October 2019 - Managing All of Life
“Managing All of Life”
In many congregations (my own included), the fall season brings with it the annual stewardship campaign that leads into budget formation for the coming year. This provides funding for ministries, staff salaries, outreach support, and much more. This annual occurrence becomes an opportunity for preaching and teaching not just on financial stewarding, but so much more.
Truth be told, we often equate stewardship with money. This is due in large part to the lop-sided emphasis that the church has placed on a very narrow definition of stewardship over many years, neglecting other much-needed emphases: time management, giftedness for serving, care of self, etc. When all is said and done, stewardship begins with the truth that we own nothing. It all belongs to God, as the Word of God makes clear: “The earth is the Lord’s and the fullness thereof, the world, and those who dwell therein” (Psalm 24:1). We often talk and act like it all belongs to us: my house, my car, my money, my life. But there’s something at work here that is bigger than just my own individual life. God is the Maker and Owner of all that he has made in heaven and on earth. Scripture does not record anywhere that God has ever relinquished his ownership of anything he has made. It all comes from and returns to the Lord. We are merely the managers, the caretakers, of what belongs to the Lord. These things have been placed into our hands to steward wisely and faithfully for a brief moment in time. How will we use them?
Over the course of this year, the appointed Gospel readings have come from Luke’s record of the life, death, and resurrection of Jesus. Recently in worship, we heard these words from Jesus:
Will any one of you who has a servant plowing or keeping sheep say to him when he has come in from the field, ‘Come at once and recline at table’? Will he not rather say to him, ‘Prepare supper for me, and dress properly, and serve me while I eat and drink, and afterward you will eat and drink? Does he thank the servant because he did what was commanded? So you also, when you have done all that you were commanded, say, ‘We are unworthy servants; we have only done what was our duty (Luke 17:7-10).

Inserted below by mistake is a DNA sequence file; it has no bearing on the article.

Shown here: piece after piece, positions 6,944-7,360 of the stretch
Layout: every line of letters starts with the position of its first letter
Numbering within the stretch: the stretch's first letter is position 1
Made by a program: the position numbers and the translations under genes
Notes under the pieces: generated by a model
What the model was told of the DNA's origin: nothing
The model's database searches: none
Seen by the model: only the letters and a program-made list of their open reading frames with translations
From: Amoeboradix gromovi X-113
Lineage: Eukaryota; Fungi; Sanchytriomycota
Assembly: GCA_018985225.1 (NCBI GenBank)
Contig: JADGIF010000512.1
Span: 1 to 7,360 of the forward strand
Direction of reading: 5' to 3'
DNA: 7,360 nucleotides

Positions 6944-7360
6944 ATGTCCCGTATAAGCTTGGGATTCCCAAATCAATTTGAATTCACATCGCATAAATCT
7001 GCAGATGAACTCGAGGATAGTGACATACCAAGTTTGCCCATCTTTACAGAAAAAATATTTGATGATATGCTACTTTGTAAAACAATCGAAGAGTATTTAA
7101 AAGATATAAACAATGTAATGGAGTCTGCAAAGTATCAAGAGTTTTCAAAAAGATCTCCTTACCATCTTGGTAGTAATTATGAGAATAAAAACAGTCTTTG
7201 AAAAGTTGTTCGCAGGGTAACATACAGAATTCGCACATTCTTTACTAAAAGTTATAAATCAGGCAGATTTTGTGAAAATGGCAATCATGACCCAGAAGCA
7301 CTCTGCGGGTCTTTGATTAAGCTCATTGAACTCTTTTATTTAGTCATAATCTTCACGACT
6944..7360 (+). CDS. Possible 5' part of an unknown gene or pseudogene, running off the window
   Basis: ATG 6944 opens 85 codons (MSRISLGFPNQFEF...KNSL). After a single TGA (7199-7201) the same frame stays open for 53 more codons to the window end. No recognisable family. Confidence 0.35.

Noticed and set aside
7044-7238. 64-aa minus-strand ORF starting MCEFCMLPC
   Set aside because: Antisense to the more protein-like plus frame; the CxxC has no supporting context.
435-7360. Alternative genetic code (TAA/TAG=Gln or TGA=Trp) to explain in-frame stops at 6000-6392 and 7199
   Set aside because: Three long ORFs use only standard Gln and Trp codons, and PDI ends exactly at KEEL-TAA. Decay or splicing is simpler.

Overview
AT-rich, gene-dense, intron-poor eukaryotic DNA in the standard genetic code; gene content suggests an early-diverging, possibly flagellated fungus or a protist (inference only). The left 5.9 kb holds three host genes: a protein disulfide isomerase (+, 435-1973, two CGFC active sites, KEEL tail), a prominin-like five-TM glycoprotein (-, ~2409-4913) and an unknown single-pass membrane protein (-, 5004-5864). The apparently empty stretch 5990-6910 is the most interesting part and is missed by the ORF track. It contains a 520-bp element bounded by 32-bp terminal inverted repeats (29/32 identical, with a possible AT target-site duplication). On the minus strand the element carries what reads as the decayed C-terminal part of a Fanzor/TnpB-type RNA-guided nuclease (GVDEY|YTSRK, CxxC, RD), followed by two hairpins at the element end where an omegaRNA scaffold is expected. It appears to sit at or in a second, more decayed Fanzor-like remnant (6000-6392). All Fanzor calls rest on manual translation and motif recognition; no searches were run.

Jesus’ words are a comeuppance to the sense of entitlement that we may have about ourselves. At the end of the day, we are those unworthy servants who are called to do our Master’s duty. And what a mess we have made of what our Master has called us to do! We go off in a different direction from the task God called us to do (like Jonah); we come up with a whole laundry list of reasons why God should get somebody else to do the job (like Moses); when the pressure is on we deny ever knowing who Jesus is (like Peter). The list goes on and on. And yet, it is that same Master who has laid down his life for these same unworthy servants who have made such a mess of it all. It is the Master himself who has paid the price for all of our misdeeds and errors, what Scripture calls sin. If God the Maker and Owner of heaven and earth did not withhold the life of his only Son, but freely gave him up for us all, who are we to withhold anything of what God has placed into our hands? Our motivation flows out of grateful hearts for all that God in Christ has done for us. We cannot give anything to God that does not already belong to him, but we can – and should – serve God by serving our neighbor who is in need. As Martin Luther once said, “God does not need our good deeds, but our neighbor does.” We are to see our neighbor as Christ in our midst, serving him or her as we would serve Christ himself.
Our congregation’s theme for the fall 2019 stewardship series is based on an Offertory Prayer that we have been using in worship:
Merciful Father, we offer with joy and thanksgiving what you have first given us: our selves, our time, and our possessions; signs of your gracious love. Receive them for the sake of him who offered himself for us, Jesus Christ our Lord. Amen.
Our selves, our time, and our possessions – they all come from the Lord and are entrusted to our care in this life. This is a sacred responsibility that we have to manage all things to the best of our ability with God’s help. May the Lord be honored and glorified in each of our lives as his “unworthy servants,” stewards of God’s gifts that are placed into our hands.